A Norwegian cruise ship line halted all trips and apologized Monday for procedural errors after an outbreak of coronavirus on one ship infected at least 5 passengers and 36 crew. Health authorities fear the ship could have infected dozens of towns and villages along Norway's western coast.
The 41 people on the MS Roald Amundsen who tested positive have been admitted to the University Hospital of North Norway in Tromsoe, north of the Arctic Circle, where the ship currently is docked.
“A preliminary evaluation shows that there has been a failure in several of our internal procedures,” Hurtigruten CEO Daniel Skjeldam said in a statement. He added the company that sails along Norway's picturesque coast between Bergen in the south and Kirkenes in the north is “now in the process of a full review of all procedures, and all aspects of our own handling."
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The cruise line has contacted passengers who had been on the MS Roald Amundsen for its July 17-24 and July 25-31 trips from Bergen to the Arctic archipelago of Svalbard, which is known for its polar bears.T here were 209 guests on the first voyage and 178 guests on the second voyage.
All 158 crew members on MS Roald Amundsen have been tested and 122 were negative.
But since the cruise ship line often acts like a local ferry, traveling from port to port along Norway's western coast, the virus may not have been contained onboard. Some passengers disembarked along the route and may have spread the virus to their local communities.
The municipality of Tromsoe is urging anyone who traveled on the ship or had any contact with the ship to get in touch with health authorities. A total of 69 municipalities in Norway have been affected, Norwegian news agency NTB reported.
It's not known how the outbreak began since guests come from all over the world. NTB said 33 of the 36 crew members that have tested positive came from the Philippines and the others came from Norway, France and Germany.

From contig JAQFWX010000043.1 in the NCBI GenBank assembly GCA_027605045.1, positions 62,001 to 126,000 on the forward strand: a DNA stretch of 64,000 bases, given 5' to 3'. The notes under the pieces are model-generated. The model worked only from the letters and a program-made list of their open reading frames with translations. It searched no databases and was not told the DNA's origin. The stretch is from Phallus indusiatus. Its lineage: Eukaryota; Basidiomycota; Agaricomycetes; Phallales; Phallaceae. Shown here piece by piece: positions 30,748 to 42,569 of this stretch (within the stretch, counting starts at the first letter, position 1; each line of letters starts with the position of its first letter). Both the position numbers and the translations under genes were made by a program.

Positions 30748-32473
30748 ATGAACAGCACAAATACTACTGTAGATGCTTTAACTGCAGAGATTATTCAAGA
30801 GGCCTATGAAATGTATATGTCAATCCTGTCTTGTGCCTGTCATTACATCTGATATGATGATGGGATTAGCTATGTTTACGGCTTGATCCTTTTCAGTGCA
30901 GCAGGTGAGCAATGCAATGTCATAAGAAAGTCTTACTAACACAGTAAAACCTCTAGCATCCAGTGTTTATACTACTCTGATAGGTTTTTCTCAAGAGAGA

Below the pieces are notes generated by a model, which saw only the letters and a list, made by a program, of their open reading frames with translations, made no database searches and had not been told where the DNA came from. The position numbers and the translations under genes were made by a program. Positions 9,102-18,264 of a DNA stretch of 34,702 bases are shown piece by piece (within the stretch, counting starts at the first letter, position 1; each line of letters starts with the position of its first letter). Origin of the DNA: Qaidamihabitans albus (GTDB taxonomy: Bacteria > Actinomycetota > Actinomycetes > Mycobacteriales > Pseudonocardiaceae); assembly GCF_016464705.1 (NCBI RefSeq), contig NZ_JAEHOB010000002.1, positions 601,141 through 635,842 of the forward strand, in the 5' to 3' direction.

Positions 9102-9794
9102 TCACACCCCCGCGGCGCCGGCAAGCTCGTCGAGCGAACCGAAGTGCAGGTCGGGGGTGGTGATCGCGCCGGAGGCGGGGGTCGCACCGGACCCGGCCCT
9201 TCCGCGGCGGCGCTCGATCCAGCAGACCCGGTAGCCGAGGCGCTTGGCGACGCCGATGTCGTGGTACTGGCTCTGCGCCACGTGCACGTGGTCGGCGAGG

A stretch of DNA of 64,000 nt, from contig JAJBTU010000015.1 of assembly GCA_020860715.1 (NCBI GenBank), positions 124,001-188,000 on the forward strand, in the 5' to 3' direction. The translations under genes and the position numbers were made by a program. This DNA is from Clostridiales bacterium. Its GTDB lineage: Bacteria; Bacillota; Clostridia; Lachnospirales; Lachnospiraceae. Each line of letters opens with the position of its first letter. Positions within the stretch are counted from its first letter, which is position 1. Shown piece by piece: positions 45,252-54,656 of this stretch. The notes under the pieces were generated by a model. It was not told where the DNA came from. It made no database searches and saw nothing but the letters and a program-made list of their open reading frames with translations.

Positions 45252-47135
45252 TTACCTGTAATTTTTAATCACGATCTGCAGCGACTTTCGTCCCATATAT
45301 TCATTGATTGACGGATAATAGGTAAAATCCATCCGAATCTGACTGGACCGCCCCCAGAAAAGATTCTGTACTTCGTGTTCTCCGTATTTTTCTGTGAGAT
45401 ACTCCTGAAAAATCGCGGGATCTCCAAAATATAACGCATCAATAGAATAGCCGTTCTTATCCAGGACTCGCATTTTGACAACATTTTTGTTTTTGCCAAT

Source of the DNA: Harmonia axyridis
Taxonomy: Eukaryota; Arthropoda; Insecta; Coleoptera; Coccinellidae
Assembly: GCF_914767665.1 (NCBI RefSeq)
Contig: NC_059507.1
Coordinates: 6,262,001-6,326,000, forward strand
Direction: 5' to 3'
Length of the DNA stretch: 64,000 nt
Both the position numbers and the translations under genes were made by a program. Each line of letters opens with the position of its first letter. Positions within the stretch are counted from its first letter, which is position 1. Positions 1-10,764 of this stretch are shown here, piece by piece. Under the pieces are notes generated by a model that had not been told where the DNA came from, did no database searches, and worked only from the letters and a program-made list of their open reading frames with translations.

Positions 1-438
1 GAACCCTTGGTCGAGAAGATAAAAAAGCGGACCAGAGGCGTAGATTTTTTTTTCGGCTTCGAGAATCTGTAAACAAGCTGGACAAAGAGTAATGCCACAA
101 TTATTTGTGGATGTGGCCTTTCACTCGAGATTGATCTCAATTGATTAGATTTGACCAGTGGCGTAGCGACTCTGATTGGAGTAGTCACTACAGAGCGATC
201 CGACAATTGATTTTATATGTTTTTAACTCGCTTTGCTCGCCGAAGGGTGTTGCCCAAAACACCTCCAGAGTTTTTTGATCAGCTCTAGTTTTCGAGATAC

Over the weekend, Skjeldam said cruise ship officials did not know that they should have notified the passengers after the first case was reported Friday, adding that they followed the advice of the ship’s doctors.
But Line Vold of the Norwegian Institute of Public Health said its advice was to inform passengers and crew as soon as possible so they could monitor their health and go into quarantine if needed.
“We have made mistakes. On behalf of all of us in Hurtigruten, I am sorry for what has happened. We take full responsibility,” Skjeldam said.
The Hurtigruten line says the operations of three ships — MS Roald Amundsen, MS Fridtjof Nansen and MS Spitsbergen — have been halted for an indefinite period.
The Tromsoe-based Hurtigruten was one of the first companies to resume sailing after the pandemic hit and started cruises to Norway out of Hamburg, northern Germany, in June with a single ship. It added cruises to Svalbard in July, Norwegian media reported.
In Italy, the Costa Crociere cruise ship line said Sunday three crew members from two ships in Civitavecchia, near Rome, have tested positive for the coronavirus. The cruise company said two assigned to the Costa Deliziosa were hospitalized in good condition, and a third, assigned to the Costa Favolosa, was in isolation on the ship.
The Italian cruise company, which is part of Carnival Corp. said the crews of both ships were being screened ‘’in view of the possible relaunch of our cruises, as soon as the government gives the authorization.’’ The Cabinet is meeting on the matter next Sunday.
Costa Crociere said that all crew members were tested for the virus before leaving their countries, then undergo a second test once they arrive in Italy, after which they are put under a two-week monitoring period.
Cruise lines stopped sailing in mid-March after several high-profile coronavirus outbreaks at sea. More than 710 people fell ill aboard Carnival's Diamond Princess cruise ship while it was quarantined off Japan and 13 people died.
A German cruise ship last week set sail from Hamburg, testing procedures for how cruise ships can operate safely during the pandemic. The ship sailed with less than 50% capacity and only went on a four-day trip at sea with no stops at other ports.
Colleen Barry in Milan contributed to this report.